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Lookup NU author(s): Dr Salman Razvi
This is the authors' accepted manuscript of a review published in its final definitive form in 2019. For re-use rights please refer to the publishers terms and conditions.
Normalising serum thyroid stimulating hormone (TSH) levels by lifelong treatment with levothyroxine (LT4) remains the primary goal of therapy for patients with hypothyroidism. The reference ranges for TSH are derived from populations with (supposedly) normal thyroid function. But, TSH results are affected by a number of factors including alterations in TSH levels with age, concurrent illnesses, circadian rhythm, inter- and intra-assay differences and some commonly-used medications that interfere with thyroid function or the TSH test. Furthermore, some patients are complex to manage and bringing serum TSH to within its reference range does not always resolve their symptoms of hypothyroidism. In others, changes in TSH within the reference range may provoke symptoms in some sensitive patients, and others may have a personal “set point” forthyroid hormone levels that represents normal function for that individual, but which is outside the population reference range. The introduction of updated LT4 formulations, with better dosing accuracy and stability compared with older versions, should, in theory at least, provide better stability and accuracy of dosing over time. However, the new LT4 formulations were associated with manifold increases in the number of self-reported adverse events. Therefore; patients with hypothyroidism as well as the clinicians managing them need to better understand the utility as well as the limitations of the widely-used TSH measurement. In addition, both pharmaceutical companies and the prescribing clinician need to take greater care when patients are switched from older to newer formulations.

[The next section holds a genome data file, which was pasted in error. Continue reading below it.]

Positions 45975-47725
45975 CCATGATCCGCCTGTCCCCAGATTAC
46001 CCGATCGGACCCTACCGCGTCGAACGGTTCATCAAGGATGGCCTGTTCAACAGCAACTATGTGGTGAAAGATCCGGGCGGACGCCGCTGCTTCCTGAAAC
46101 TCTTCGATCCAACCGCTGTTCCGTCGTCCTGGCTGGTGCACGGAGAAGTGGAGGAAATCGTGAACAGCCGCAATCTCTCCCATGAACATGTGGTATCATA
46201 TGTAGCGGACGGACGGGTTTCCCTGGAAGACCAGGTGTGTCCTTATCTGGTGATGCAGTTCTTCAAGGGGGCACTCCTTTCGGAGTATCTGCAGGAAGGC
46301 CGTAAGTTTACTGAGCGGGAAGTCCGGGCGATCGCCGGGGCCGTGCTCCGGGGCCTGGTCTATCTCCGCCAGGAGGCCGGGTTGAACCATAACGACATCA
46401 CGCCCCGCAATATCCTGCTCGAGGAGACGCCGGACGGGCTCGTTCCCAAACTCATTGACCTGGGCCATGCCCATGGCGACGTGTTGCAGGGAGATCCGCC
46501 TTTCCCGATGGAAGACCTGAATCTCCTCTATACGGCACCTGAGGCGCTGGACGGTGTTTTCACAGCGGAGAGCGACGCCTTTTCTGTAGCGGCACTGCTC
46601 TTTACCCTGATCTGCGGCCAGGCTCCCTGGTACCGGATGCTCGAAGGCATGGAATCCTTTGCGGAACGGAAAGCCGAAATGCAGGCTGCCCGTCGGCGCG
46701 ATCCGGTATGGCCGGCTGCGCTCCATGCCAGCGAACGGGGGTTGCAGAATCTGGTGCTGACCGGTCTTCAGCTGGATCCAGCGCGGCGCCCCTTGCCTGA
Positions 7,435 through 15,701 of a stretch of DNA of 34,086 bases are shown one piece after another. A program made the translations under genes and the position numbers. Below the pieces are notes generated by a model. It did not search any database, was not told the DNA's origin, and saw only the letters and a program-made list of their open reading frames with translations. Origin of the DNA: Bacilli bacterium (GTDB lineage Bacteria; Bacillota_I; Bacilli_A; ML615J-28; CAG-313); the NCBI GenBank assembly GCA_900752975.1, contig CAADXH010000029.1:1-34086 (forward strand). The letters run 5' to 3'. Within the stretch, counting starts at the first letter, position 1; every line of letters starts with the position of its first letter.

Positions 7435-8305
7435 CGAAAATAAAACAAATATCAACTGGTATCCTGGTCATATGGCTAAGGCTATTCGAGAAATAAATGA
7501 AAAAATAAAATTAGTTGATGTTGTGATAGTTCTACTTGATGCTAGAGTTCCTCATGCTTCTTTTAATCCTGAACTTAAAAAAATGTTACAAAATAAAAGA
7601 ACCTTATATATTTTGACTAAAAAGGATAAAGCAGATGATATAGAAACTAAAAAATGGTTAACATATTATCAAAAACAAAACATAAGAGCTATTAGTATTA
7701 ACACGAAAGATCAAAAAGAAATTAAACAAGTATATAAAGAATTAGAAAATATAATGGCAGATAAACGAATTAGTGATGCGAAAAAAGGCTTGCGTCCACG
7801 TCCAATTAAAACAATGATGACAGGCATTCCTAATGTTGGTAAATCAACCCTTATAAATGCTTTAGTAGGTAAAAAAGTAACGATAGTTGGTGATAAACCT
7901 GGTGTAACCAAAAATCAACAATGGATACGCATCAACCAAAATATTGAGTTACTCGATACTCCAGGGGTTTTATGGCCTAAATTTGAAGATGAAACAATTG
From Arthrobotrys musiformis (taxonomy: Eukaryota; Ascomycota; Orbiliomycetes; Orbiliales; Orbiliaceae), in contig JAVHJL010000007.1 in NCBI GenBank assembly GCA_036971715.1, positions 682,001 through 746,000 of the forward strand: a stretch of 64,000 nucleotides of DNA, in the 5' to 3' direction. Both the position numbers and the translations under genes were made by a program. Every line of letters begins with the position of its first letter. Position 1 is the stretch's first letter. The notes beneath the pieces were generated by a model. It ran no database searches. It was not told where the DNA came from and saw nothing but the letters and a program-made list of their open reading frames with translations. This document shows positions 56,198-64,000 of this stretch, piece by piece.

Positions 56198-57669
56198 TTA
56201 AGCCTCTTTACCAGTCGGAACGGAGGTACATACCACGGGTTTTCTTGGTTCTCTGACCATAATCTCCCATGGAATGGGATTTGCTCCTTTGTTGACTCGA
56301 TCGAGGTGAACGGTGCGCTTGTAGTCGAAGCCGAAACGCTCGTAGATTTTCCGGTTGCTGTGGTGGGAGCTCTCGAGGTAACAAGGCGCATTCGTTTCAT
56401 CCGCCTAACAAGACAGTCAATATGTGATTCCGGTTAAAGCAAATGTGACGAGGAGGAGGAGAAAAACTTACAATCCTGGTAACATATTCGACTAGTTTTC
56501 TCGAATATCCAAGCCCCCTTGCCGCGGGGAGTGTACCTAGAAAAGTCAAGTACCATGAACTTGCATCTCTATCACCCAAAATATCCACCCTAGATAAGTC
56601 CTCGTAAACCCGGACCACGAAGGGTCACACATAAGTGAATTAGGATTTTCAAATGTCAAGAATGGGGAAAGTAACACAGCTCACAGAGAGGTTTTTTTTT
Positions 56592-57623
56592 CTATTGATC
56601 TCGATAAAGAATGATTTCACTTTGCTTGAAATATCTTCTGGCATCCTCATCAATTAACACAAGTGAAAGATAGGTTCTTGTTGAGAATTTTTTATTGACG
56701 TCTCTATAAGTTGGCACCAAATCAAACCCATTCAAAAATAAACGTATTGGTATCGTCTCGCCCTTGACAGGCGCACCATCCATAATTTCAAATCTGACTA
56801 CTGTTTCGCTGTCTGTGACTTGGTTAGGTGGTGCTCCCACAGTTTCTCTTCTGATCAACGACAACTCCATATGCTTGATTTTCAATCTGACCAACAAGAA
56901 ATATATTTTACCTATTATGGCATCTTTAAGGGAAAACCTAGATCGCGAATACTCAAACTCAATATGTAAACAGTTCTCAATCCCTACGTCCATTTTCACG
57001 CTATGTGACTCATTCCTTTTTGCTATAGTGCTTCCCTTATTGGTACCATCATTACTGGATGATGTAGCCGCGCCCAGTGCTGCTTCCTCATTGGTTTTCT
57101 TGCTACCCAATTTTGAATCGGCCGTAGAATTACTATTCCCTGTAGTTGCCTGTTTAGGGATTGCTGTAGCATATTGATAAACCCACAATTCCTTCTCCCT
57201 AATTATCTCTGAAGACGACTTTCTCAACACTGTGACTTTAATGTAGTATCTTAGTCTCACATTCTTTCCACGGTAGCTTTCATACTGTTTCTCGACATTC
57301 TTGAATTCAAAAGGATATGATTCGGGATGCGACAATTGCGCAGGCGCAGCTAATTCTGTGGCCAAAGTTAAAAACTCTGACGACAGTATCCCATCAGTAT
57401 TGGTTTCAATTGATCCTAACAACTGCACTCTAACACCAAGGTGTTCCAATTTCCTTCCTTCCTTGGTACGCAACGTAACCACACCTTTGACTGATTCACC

Author(s): Razvi S, Hostalek U
Publication type: Review
Publication status: Published
Journal: Current Medical Research and Opinion
Print publication date: 25/01/2019
Online publication date: 16/01/2019
Acceptance date: 08/01/2019
ISSN (print): 0300-7995
ISSN (electronic): 1473-4877